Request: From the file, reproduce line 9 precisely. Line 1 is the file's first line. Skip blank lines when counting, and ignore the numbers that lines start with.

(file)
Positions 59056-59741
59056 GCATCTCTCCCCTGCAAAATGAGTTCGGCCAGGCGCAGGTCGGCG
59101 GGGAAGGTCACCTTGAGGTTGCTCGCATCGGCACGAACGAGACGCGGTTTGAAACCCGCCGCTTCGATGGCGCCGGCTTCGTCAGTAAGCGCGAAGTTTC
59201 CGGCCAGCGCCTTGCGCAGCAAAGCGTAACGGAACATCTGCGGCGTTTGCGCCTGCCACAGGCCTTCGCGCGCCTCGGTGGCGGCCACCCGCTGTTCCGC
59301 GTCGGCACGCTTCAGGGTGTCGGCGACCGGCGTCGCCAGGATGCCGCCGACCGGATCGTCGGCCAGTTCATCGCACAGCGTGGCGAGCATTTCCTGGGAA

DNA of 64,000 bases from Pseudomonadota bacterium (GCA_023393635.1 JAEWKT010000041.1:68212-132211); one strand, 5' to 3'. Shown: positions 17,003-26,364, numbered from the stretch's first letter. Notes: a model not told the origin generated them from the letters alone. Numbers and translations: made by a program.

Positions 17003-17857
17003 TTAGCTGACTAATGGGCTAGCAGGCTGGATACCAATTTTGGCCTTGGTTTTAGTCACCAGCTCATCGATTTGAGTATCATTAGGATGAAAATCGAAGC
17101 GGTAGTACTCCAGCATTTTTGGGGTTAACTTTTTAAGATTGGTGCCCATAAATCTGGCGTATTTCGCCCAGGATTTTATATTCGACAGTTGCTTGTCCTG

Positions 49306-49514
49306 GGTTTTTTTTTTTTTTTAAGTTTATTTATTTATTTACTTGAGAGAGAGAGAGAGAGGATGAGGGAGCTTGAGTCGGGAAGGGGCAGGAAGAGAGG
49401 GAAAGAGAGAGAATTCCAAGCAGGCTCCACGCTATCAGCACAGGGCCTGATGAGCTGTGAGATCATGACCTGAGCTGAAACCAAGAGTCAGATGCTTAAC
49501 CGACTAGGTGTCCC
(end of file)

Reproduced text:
17101 GGTAGTACTCCAGCATTTTTGGGGTTAACTTTTTAAGATTGGTGCCCATAAATCTGGCGTATTTCGCCCAGGATTTTATATTCGACAGTTGCTTGTCCTG